Green, Glowing Kittens Contribute to HIV Research, Look Adorable

By Veronique Greenwood | September 12, 2011 1:35 pm

kittens
These wee green kittens not only glow, they’re resistant to the feline version of HIV.

Scientists exploring possible treatments for HIV have, purely as a byproduct of their methods, earned themselves a spot in today’s science blog postings: They’ve made glowing kittens.

When these green kitties were still twinkles in their parents’ eyes, scientists investigating a macaque gene thought to protect monkeys against feline immunodeficiency virus (FIV) inserted it into cat eggs with a lab-grown virus, intending to test whether cats carrying the gene were resistant to FIV as well. Researchers are interested in seeing how the macaque gene guards against FIV, which is the feline version of HIV, in hopes of transferring their insights to combating HIV.

But here’s where things get wacky: The team also included in the virus a jellyfish gene that makes a glowing green protein, to act as a signal. The virus does not always succeed in transferring the genes entrusted to it, but by including the jellyfish gene, the team gave themselves an easy way to tell when the transfer took place: kittens that glow green under fluorescent light, showing that they carry the jellyfish gene, almost certainly carry the macaque gene as well.

cat
The green kittens grew up into green cats, whose claws,
in particular, show high levels of green protein.

The eggs were fertilized with sperm from a non-fluorescent tomcat and implanted in female cats, and five fluorescent green kittens were born, out of a total of eleven embryos (three now survive, as one was stillborn and another died during birth). That overall 23% success rate is surprisingly large, since the only other proven way to make transgenic cats, adding new genes to a nucleus from a non-egg cell and then swapping it into an egg, has a success rate of only 3%.

What’s more, when the kittens with the macaque gene were infected with FIV, the virus had trouble replicating, suggesting that whatever the gene is doing, it can do it in cats as well as monkeys. Next on the agenda: finding out what, exactly, the mechanism is.

Fluorescent reporter genes are a fairly common way to make sure that your gene transfer “took”—we’ve seen glowing pigs, monkeys, and mice before. But that doesn’t mean it isn’t an amazing effect. If someone offered us a glowing, FIV-resistant kitten for our office, we wouldn’t say no.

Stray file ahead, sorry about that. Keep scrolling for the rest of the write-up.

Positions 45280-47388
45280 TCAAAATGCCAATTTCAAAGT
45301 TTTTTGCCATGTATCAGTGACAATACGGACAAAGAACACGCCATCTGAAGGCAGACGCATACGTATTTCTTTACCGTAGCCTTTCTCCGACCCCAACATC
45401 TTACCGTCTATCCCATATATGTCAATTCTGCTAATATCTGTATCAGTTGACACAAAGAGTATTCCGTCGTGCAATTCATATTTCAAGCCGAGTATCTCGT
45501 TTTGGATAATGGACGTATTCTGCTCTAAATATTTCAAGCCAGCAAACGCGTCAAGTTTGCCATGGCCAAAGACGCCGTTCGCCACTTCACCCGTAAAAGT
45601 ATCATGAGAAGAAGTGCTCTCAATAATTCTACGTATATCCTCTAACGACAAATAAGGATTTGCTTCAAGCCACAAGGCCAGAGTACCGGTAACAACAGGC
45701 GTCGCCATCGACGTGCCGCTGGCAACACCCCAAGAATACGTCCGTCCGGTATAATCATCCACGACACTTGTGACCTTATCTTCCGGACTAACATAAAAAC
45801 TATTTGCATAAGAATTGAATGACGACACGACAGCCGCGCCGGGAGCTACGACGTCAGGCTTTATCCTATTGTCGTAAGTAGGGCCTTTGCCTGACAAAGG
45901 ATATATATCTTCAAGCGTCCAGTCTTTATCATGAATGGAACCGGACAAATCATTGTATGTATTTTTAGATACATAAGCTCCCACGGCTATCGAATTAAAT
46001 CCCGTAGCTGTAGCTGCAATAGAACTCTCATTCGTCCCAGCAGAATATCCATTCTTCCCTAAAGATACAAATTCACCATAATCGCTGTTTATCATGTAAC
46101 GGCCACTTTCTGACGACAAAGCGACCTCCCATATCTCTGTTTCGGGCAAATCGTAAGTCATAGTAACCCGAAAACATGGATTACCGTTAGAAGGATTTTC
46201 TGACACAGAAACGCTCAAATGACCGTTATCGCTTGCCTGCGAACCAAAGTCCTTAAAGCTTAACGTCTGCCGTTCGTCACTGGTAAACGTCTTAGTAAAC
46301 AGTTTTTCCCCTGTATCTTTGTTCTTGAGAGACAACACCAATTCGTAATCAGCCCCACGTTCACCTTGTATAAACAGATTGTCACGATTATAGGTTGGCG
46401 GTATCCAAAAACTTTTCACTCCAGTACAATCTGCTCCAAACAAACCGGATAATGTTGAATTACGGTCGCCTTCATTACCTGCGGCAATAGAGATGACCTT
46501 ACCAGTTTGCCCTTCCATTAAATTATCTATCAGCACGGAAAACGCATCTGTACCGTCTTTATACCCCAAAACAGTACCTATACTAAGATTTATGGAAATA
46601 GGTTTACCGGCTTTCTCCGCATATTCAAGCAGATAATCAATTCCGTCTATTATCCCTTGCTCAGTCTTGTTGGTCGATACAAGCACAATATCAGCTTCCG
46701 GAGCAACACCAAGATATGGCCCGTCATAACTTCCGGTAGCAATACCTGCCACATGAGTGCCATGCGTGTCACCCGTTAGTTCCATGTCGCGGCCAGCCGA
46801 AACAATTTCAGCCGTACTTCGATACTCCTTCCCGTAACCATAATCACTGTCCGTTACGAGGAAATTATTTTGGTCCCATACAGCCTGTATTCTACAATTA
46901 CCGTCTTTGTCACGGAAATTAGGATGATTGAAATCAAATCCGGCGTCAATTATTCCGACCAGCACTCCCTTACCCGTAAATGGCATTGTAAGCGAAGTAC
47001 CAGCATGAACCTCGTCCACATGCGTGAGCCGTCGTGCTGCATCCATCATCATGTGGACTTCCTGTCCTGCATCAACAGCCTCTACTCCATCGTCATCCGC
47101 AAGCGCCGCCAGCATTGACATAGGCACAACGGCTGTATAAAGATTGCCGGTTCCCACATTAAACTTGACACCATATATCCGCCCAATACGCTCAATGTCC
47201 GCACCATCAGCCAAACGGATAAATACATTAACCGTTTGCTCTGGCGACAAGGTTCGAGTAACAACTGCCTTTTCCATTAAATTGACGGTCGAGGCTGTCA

kitten

Images courtesy of Nature Methods, Wongsrikeao, et al., and Mayo Clinic

 

  • Dcallaway

    I want one..stamps feet

  • http://twitter.com/cattoure Cat-toure

    These cats are bugging looking =^_^=

  • Sara

    Am I the only one who thinks animal testing is cruel?

    • Jsantaskas

      i hate animal testing but if the lights go out and always use your glow in the dark pussy..hahaha

    • DesertCats

      Yeah, my first thought is they’re the cutest (and they couldn’t sneak up on you in the dark no matter how hard they tried). But I just hope they all get to live as natural a life as possible, and that testing for HIV resistance doesn’t require anything more radical than a blood draw…and they aren’t stuck in cages for their entire lives.

  • Guruofchem

    Enjoy them today, for the aliens will be coming to pick up their pets soon…

    Personally, I think they should setup a corporation and market this – there’s gotta be a pile of cash in this somewhere…

  • Anonymous

    Want!   If they need to fund their research, just breed glowing kitties (no macaque genes necessary).  I bet people would pay a ton of money to have one of these as a pet.

  • A.

    Is there a way I can adopt one of these?! BTW – animal testing needs to happen. As cruel as it may be, it’s the step before human testing, would you rather do experiments on lab children? I don’t think so…

    • three

      Yes, I would rather we test on humans. Animal testing does not need to happen, we choose to use other living members of this planet who cannot say “no” simply because we can. Do not confuse need with choice. 

  • Cris T

    Fascinating bit of research but it only teaches us about feline immunodeficiency virus and simian immunodeficiency virus, not HIV. It’s a lot of money to spend on curing diseases in cats and monkeys. Let’s try tissue cultures from HUMANS.

  • http://www.facebook.com/melinda.banks Melinda Banks

    I do too!!!! At least I wouldn’t be tripping over the poor thing at night!

  • Dairy

    i want a siamese

  • Lynnb.

    are the poor kitties that survived healthy as of this date,and where are they now?can you post more recent pics .dont believe in too much research stuff,if it harms the animals…but why not find a resistant cat that has a strong imune that has never been sick,but been around others that gotten sick over and over again..i have a cat like that,and he never even had a sneeze,even tho.he been exposded to herpies,poss.fip,etc..i still can understand it myself.and hes a pic of jasper….healthy sence born around may 2010 as a kitten rescued from outside as a feral…along with his sister…

  • Allemad

    They took a big risk doing this to cats… but just look at the result!

  • a nicole

    having the green gene in the CLONED cats is completely harmless and painless to the animal.

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